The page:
U.S. Rep. Elise Stefanik remembers the day in early 2019 when the incoming freshmen of the 116th Congress were introduced on Capitol Hill.

There had been excitement over the fact that more than 100 women had been elected to Congress in the midterm, a record. But when they lined up all the new Republican members in the U.S. House, there was only one new GOP woman: Carol Miller of West Virginia.

“It really struck me that it was not reflective of the American people,” Stefanik said. “It was not reflective of our voters.”

Stefanik talked about that moment and how she wants to increase female Republican representation in Congress in a conversation that aired Thursday with Congressional Correspondent Amanda Becker, as part of The 19th Represents Summit.

In the lead-up to the 2018 election, Stefanik had recruited more than 100 Republican women to run for Congress through her role as chair of recruitment for the National Republican Congressional Committee. It was the first time a woman had served in that key job within the party, and her recruitment efforts put a record number of Republican women on the ballot.

Many of the recruited women did not make it past their primaries. Fast forward to the first day of the new Congress, and the number of Republican women in the U.S. House had dropped from 23 to 13.

“I really sounded the alarm,” Stefanik said. “And there was some pushback originally, saying that that’s outdated identity politics to specifically focus on recruiting and supporting Republican women.”

The NRCC does not support candidates publicly during the primary process, a critical step that Stefanik hopes her political action committee, E-PAC, will address. The group is working to increase the number of Republican women in Congress by supporting candidates in primaries.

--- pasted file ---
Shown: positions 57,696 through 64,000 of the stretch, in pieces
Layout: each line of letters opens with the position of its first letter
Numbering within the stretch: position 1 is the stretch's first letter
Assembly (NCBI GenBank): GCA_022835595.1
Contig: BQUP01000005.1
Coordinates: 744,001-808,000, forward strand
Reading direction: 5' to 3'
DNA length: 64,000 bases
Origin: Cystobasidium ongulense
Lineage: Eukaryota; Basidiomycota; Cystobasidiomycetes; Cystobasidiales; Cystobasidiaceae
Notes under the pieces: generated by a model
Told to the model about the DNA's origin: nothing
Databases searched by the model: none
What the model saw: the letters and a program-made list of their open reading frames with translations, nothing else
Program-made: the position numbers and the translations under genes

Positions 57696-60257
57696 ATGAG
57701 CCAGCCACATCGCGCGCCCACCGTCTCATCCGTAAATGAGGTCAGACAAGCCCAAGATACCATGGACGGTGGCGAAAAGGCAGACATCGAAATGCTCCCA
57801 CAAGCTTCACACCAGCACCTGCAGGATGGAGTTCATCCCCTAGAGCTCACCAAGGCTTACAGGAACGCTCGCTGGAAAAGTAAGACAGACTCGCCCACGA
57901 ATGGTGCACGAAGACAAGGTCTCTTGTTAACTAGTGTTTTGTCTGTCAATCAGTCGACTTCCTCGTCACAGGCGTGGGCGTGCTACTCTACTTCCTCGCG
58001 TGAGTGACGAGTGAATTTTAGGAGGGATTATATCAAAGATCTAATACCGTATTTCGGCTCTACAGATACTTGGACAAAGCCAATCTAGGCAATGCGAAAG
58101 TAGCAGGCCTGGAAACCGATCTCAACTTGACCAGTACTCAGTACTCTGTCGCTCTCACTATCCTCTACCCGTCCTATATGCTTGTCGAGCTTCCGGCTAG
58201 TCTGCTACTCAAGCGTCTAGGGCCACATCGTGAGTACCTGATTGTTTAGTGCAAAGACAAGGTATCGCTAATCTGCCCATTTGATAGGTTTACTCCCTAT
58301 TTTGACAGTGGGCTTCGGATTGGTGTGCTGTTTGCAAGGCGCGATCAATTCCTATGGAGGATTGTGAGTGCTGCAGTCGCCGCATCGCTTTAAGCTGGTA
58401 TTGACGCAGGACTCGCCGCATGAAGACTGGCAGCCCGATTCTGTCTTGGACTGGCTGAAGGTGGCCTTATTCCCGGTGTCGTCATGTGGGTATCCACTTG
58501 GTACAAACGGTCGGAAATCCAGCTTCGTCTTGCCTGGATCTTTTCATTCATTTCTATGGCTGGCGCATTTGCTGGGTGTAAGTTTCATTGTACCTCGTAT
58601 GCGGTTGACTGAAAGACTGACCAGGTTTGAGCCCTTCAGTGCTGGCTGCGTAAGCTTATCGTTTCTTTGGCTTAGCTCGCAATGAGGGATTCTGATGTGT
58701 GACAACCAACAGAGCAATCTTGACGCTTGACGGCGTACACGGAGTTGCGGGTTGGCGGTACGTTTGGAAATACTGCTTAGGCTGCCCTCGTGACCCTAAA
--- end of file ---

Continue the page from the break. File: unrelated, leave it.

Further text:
Stefanik noted that she has gained the support of House Republican Leader Kevin McCarthy and House Republican Whip Steve Scalise.

“This is important because when we achieve parity in elected office, you have to do so in both parties,” she said. “It’s also important because women voters and American women are diverse in their political opinions. While the Democratic Party had a very effective ecosystem with EMILY’s List and other outside organizations, we need to build that ecosystem on the Republican Party.”

Stefanik, a congresswoman from New York, was elected in 2014 when she was 30, making her at the time the youngest woman ever elected to Congress. She remains the youngest Republican woman ever elected to Congress.

Stefanik encouraged women who are considering a run for office to be proactive. She noted that when she was running for Congress in her late twenties, “not many people thought it was a good idea, particularly some of the party leadership in the National Republican Congressional Committee, who did not support when I ran the first time, until I resoundingly won my primary.”

Stefanik said she cold-called various party leaders on the county and town level. She went to local events and drove several hours to speak to a handful of people. She recommended that others do the same, adding that there is “no set instruction manual” on running for office.

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“So don’t undersell yourself,” she said. “People are really blown away when you show that you’re proactive and are going to work hard. And I think women candidates are incredibly hard workers. They don’t take it as though it’s given to them. They want to earn it.”

Stefanik also encouraged women to figure out their reason for seeking elected office. She said candidates often run because they want to address a certain issue impacting their communities.

“The single strongest indicator of a successful candidate is the fire in the belly and understanding why you’re running for office,” she said.